Kazakhstan: Vaccination campaign proceeds at snail’s pace
Only 0.25 percent of the population aged over 15 have had the first injection.
Kazakhstan’s campaign to vaccinate the public against COVID-19 is plodding along far more slowly than the government intended – a sign that anti-vaxxer conspiracy theories and public distrust are throwing up serious obstacles.
Since the campaign kicked off using Russia’s Sputnik V on February 1, 33,279 people have had the first jab and 15,856 have received the booster, according to government data released on March 9.
That means that to date only 0.25 percent of the population aged over 15 have had the first injection, and 0.12 percent have had the booster. For comparison, one in five adults in the United States has had the first dose and one in 10 have had both.
This is a fraction of the 100,000 people that Kazakhstan’s government had intended to jab by the end of February, starting with front-line healthcare workers, with vaccinations that are voluntary and free of charge for risk groups.
Unless the pace picks up, the government will fall well-short of its target of vaccinating 2 million people in risk groups, which include medical and teaching staff, law enforcement officers, students and sufferers of chronic diseases, in the first half of 2021 and another 3-4 million in the second half. These figures would not, in any case, deliver herd immunity to Kazakhstan’s population of 18.8 million.
Anecdotal evidence suggests that take-up is low because of public distrust. One university lecturer based in Almaty offered the jab in early March told Eurasianet on condition of anonymity that she had refused along with all her colleagues, because “I don’t trust it.”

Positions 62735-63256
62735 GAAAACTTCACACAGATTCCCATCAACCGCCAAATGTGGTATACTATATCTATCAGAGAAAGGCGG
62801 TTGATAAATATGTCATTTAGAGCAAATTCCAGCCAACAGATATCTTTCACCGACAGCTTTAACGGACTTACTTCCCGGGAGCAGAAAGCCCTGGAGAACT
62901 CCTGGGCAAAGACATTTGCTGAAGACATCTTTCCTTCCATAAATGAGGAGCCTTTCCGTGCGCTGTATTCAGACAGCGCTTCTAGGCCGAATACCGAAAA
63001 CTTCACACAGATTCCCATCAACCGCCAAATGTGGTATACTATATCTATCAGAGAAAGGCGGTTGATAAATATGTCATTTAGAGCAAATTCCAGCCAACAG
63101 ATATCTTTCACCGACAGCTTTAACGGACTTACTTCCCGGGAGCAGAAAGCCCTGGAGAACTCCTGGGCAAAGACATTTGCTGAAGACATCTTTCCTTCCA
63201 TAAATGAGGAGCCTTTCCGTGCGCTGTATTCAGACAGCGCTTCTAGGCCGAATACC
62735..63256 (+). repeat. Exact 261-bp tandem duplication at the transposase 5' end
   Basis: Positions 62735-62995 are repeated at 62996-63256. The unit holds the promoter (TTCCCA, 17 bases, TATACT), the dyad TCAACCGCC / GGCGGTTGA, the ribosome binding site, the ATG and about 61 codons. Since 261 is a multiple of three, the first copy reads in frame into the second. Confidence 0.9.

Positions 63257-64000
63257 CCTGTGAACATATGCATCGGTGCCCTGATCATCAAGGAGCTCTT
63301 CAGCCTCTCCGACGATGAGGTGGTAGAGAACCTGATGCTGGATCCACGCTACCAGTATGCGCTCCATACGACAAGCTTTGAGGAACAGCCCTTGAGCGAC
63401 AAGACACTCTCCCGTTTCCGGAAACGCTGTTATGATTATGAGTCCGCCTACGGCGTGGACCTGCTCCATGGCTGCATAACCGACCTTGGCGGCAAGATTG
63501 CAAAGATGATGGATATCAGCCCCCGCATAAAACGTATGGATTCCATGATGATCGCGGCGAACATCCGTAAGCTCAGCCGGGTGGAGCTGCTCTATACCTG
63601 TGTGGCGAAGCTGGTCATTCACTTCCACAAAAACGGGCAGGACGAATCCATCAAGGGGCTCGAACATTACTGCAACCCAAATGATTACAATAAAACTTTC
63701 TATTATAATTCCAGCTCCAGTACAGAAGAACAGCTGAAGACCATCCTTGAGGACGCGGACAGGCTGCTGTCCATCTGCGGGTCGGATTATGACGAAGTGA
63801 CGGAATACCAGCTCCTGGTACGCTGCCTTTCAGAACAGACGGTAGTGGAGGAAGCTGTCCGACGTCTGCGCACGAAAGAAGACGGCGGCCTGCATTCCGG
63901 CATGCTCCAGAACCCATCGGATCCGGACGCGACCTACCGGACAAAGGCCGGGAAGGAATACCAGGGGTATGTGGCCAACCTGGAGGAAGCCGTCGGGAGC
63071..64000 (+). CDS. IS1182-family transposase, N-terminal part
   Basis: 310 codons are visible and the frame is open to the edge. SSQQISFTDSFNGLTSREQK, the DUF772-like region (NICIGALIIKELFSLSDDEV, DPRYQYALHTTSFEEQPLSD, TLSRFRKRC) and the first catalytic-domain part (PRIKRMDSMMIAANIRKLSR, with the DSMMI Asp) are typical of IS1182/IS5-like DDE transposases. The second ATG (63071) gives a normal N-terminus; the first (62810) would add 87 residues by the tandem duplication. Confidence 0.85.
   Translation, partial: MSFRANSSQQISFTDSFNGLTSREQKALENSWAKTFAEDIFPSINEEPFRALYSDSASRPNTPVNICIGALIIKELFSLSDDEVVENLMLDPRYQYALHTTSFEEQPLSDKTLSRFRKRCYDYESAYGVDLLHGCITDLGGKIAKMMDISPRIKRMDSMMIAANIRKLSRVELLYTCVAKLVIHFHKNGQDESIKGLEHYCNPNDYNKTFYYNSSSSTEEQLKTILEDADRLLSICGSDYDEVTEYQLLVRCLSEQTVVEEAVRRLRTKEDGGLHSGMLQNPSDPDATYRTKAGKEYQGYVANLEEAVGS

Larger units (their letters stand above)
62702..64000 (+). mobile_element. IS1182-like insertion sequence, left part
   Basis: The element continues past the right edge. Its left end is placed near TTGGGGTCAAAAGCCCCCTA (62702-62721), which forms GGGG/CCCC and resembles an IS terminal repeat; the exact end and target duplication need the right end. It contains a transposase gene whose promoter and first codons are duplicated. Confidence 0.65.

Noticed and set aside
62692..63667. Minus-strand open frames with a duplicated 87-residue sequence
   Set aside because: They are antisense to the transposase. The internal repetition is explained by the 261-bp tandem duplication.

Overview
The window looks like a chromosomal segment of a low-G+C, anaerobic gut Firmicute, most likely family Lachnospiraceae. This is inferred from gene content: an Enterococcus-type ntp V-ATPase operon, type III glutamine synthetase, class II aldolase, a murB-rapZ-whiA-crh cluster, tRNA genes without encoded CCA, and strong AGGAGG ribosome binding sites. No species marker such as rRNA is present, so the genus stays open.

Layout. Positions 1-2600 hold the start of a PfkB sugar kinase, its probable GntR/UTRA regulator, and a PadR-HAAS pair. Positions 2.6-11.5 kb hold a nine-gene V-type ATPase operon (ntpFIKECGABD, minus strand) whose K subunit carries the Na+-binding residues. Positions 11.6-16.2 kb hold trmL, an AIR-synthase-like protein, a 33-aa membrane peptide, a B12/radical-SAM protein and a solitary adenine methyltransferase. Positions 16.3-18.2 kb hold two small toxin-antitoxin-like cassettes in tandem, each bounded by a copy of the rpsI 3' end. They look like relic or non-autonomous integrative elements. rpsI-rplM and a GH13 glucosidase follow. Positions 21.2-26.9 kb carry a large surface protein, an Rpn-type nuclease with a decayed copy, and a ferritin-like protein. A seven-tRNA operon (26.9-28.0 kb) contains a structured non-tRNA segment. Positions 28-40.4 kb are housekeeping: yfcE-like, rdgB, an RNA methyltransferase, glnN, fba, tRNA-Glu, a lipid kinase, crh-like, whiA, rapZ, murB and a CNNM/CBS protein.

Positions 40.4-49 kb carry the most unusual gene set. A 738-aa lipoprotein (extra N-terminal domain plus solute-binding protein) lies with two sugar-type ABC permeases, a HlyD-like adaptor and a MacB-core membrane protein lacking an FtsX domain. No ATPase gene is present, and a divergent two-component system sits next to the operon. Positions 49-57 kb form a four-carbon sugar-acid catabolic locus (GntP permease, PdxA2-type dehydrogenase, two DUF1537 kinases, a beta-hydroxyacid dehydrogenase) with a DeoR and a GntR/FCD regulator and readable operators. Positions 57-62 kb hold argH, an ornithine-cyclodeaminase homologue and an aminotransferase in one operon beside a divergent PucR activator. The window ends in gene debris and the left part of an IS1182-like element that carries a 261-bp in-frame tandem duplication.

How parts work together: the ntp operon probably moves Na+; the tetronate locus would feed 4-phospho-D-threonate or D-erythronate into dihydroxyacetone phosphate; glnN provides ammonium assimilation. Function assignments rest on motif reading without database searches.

Doctors are also refusing to get jabbed, either out of concern about side effects or on the grounds that they have already caught the virus and therefore assume they have immunity.
Some of those rejecting jabs are specifically distrustful of Sputnik V, which is also being manufactured under license in Kazakhstan.
Others are falling for anti-vaxxer conspiracy theories being widely promoted in Kazakhstan by groups with suspect agendas, according to research into “active disinformation about the pandemic” conducted by myth-busting website Factcheck.kz and independent outlet Masa.Media.
They found that groups such as Yedinstvo Osoznannykh KZ (Unity of the Informed KZ) and Korgau HR (Protect HR) with links to conspiracy theory-promoting Russian groups and the Church of Scientology have since the beginning of the pandemic been disseminating fanciful tales about deep-state plots, the supposed harmfulness of 5G networks and sinister plans to embed chips in the population via vaccinations.
The media exposé suggesting that conspiracy theories damaging to public health are being propagated with impunity raised eyebrows in a country where the authorities frequently prosecute political dissidents and activists for “disseminating false information.”
The news that the vaccination campaign is missing its targets comes as Kazakhstan experiences a spike in coronavirus cases and its two main cities, Nur-Sultan and Almaty, faced new lockdown restrictions.
On March 11 President Kassym-Jomart Tokayev weighed in to warn that “only through vaccination can the virus be fully conquered.” Tokayev is not known to have got a jab, though.
The government’s poor track record on getting the public to heed its public-safety messaging on combating COVID-19 suggests that his words may fall on deaf ears.
Joanna Lillis is a journalist based in Almaty and author of Dark Shadows: Inside the Secret World of Kazakhstan.
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